Thursday, March 27, 2008
1. Word 2007 is so different I have no idea where anything is anymore. The only logic has been ditched, so I cant find anything. Thats just not my type of upgrade. What good are features if you can't find them. The selling point of Windows was familiarity and features. If I can't find features then they may as well never existed. They designed a new software platform, so I need not use their platform. The implication is - Why do I need them anymore? This seems to be the biggest compelling reason to stay with Win Xp, or to migrate to Linux
2. The positive of Word 2007 is its stability, and as a writer, that is no small feature. I used to find files would start being corrupted when I approached 50 pages, and worse if there are alot of images, etc. With Word 2007 I'm currently working on a file 111 pages with heaps of images, with only a few stability glitches above 100 pages, and with seamless recovery.
3. I like that Windows Explorer allows me the option of replacing or duplicating replicated files. i am always upgrading the wrong one so its nice to be able to check duplicates before upgrading. The problem is the Win Explorer interface is less useable.
4. Excel 2007 is pretty well the same, but I note some problems. This is a big problem! I cant copy tabulated data off the internet into an excel spreadsheet. There is however a work-around. you can copy the data into MS Works (if you have it), then copy it into Excel.
They are the issues I have discovered so far. My advice is to stay with Win Xp for now. I would like to try the Word 2007 application on Win Xp to see if the stability problem is with Xp or Word 2003. Its been a while since my last upgrade. Well I'm mixed at this point whether these products are upgrades. Some significant flaws in marketing strategy here. Really bad decisions coming out of Microsoft, and surprisingly they are deciding to withdrawal Xp from the market in June'08. Wow!
Andrew Sheldon www.sheldonthinks.com
I am really pleased to see computer manufacturers moving towards smaller, lighter computers. I had a Toshiba Libereto computer 8 years ago, and I thought it was the greatest thing since sliced cheese. It was a great unit for pulling out at airports, it was light, packed away neatly in a leather carry bag I bought in Vietnam. I still have that unit, but its too slow and there is no possibility of upgrading it.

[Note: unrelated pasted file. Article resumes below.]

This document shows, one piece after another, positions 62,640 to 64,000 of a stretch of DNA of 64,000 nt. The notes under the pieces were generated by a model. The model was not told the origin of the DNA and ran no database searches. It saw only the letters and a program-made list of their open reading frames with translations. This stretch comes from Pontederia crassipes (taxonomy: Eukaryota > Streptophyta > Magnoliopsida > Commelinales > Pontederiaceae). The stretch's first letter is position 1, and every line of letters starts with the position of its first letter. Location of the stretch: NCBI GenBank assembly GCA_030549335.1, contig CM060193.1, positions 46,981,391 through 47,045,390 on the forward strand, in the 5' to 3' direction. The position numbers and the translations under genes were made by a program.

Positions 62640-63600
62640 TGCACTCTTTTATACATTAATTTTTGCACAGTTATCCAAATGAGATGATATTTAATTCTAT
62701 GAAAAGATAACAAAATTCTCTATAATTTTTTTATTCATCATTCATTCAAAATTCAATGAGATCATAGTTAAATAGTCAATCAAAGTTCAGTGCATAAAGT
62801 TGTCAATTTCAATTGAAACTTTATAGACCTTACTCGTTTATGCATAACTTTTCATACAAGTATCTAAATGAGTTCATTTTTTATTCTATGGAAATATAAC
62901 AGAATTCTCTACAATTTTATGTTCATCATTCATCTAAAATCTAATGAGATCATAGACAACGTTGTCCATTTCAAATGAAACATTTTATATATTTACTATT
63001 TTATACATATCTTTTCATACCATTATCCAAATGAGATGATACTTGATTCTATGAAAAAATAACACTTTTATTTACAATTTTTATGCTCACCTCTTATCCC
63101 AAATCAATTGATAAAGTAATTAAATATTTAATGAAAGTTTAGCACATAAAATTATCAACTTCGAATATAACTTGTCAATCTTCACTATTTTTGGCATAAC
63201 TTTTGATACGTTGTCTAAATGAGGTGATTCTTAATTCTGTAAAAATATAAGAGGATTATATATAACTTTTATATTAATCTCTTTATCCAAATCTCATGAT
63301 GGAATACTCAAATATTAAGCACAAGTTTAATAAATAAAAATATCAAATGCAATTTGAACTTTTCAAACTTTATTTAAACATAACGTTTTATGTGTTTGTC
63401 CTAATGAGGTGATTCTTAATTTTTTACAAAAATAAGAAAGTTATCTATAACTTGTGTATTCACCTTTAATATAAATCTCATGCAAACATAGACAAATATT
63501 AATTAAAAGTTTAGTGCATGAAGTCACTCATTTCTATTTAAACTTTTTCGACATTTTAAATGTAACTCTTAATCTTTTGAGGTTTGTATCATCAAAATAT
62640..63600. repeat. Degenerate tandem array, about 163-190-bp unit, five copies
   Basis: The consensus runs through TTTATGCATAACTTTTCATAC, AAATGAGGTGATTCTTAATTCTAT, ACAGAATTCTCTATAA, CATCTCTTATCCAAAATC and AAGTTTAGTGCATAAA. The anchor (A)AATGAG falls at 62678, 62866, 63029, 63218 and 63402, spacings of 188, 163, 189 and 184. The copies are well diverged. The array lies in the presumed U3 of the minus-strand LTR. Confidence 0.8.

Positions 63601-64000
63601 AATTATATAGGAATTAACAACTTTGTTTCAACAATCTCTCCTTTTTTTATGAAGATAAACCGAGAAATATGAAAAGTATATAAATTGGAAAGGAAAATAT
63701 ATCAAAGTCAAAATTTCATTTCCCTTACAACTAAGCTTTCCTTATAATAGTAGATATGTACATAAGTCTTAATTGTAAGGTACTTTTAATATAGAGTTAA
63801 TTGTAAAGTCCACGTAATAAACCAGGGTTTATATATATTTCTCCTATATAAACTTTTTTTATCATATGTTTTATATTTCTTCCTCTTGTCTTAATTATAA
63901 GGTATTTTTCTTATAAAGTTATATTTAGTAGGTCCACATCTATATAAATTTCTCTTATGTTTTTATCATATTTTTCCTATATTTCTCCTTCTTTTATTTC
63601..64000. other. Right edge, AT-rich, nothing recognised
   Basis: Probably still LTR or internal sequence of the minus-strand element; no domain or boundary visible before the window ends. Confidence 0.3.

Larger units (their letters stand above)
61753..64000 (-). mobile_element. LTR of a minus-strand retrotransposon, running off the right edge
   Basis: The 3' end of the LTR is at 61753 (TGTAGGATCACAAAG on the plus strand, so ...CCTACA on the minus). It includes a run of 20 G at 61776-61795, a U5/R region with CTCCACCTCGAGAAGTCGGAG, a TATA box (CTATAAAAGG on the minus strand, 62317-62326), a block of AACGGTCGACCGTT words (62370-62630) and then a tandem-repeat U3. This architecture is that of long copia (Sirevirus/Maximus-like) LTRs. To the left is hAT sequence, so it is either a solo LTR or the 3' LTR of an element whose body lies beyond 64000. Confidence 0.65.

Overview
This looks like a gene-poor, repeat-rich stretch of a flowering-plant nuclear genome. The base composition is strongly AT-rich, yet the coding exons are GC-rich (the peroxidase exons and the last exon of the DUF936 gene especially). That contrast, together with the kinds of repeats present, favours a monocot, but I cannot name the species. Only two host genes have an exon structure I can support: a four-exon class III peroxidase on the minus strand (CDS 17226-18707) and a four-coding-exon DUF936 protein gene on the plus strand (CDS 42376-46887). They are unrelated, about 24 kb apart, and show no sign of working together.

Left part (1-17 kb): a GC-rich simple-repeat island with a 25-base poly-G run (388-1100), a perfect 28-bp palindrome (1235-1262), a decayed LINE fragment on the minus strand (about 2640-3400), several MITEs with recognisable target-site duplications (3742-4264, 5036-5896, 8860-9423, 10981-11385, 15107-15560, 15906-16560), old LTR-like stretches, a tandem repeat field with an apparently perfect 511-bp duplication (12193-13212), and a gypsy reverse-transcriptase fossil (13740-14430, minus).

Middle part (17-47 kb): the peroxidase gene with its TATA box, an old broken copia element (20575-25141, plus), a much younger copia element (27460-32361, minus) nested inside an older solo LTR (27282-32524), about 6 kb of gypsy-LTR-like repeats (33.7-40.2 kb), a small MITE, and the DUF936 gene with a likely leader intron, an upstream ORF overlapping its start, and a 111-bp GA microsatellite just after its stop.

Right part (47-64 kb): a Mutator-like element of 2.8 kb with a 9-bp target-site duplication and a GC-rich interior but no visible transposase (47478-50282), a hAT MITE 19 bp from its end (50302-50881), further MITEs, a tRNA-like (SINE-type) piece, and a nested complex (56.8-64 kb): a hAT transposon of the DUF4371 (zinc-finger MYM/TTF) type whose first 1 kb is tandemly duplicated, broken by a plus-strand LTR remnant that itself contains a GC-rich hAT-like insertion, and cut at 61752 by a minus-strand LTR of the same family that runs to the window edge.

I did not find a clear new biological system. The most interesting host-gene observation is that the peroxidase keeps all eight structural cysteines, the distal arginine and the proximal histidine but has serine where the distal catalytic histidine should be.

Prior to using my GF's Sony I was playing around with a Dell. It has a short (1.7hr) battery life, better sound system, a well-designed keyboard, but it was a big laptop to lug around. Dell are always going to be comptetitive. They have a rival in Australia called Pioneer Computers, who offer a similar website interface which allows you to select the operating system, and other components. The best option to my surprise might be the Pioneer Computers Australia DreamBook Light CE26 mini-laptop. The specs on this unit are pretty good. See www.pioneercomputers.com.au/products/configure.asp?c1=3&c2=12&id=2434. There are several positives for this unit:
1. You can elect to buy a higher capacity battery offering up to 6 hours battery life. I found this on a website review, though I dont see the option on their website so you will need to call. Every mobile warrior needs longer battery life.
I was able to build a DreamBook Light CE26 mini-laptop for $1039 with the following specs:
Processor VIA C7M Nano Processor 1.2Ghz Display 7” WXGA (800x480) TFT LCD Display Graphics Integrated VIA Graphics NB Memory 1GB (1 x 1GB) 667MHz DDR2 RAM 1.8" Hard Disk 60GB Ultra-ATA Hard Drive HD Partition Single Partition Integrated Options 802.11B/G Wireless Module USB Optical Drive None Operating System Microsoft Windows Vista Home Basic Warranty Options Pioneer DreamCare 1 Year Return-to-Base Warranty Carry Bag No Carry Bag Production Lead Time Standard Order, Ready in 3-5 Working Days Freight Australian Air Express. This however excludes the longer life 9-cell battery.
Asus have a highly regarded mini-laptop out at just $US500, however it has some drawbacks for serious computer users. It can only use the Linux operating system since it only has 16Mb of HDD memory, so its not readily upgradable. The computer will quickly become dated. I am not a technician, but maybe the HDD memory can be upgraded later?? The other big problem was the poor battery life. I do like the fact that this computer has solid state memory. It makes the computer more tolerant of bumps and bruises since it has no moving parts.
Ideally I would love to see the Dream Light with a solid state computer memory option, so I can carry it around on my mountain bike and not have to worry about falling over and breaking my computer on some trail. you will need to inquire about the longer memory option and how this connects. Of course I'd prefer to have a built in battery pack, but maybe external is ok.
Andrew Sheldon www.sheldonthinks.com
Author, Andrew Sheldon
Global Mining Investing is a reference eBook to teach investors how to think and act as investors with a underlying theme of managing risk. The book touches on a huge amount of content which heavily relies on knowledge that can only be obtained through experience...The text was engaging, as I knew the valuable outcome was to be a better thinker and investor.
While some books (such as Coulson’s An Insider’s Guide to the Mining Sector) focus on one particular commodity this book (Global Mining Investing) attempts (and does well) to cover all types of mining and commodities.